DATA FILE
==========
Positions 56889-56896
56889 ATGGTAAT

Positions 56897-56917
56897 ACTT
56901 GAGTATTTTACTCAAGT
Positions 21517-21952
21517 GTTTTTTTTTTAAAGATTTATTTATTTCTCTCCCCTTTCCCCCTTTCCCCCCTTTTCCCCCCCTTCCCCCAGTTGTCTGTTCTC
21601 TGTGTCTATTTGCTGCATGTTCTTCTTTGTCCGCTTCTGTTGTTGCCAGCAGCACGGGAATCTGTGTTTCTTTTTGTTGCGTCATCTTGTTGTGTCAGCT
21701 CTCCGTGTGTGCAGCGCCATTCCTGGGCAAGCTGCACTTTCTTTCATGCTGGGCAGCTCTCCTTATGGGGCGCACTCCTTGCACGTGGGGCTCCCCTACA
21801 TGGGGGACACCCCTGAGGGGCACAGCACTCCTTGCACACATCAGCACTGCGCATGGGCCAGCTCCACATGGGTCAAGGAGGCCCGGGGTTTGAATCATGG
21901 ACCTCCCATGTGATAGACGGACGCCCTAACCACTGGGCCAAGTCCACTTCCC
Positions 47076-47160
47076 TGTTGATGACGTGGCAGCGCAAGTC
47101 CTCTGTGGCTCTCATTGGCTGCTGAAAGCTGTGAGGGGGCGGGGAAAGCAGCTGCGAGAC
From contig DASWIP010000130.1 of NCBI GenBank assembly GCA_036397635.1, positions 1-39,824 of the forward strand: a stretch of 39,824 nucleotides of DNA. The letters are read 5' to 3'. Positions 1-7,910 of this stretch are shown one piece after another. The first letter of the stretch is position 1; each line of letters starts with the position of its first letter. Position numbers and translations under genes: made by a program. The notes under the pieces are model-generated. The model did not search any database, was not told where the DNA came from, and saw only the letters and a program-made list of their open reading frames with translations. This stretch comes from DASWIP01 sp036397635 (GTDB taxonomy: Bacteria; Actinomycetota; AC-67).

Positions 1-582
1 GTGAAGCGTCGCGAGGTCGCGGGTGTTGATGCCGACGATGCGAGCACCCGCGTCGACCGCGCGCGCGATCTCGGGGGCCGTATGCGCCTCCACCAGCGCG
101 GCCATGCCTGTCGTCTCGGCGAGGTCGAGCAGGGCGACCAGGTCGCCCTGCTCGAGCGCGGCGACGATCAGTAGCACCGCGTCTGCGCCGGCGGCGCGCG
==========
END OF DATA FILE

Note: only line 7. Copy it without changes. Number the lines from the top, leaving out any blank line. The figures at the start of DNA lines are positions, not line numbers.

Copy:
21517 GTTTTTTTTTTAAAGATTTATTTATTTCTCTCCCCTTTCCCCCTTTCCCCCCTTTTCCCCCCCTTCCCCCAGTTGTCTGTTCTC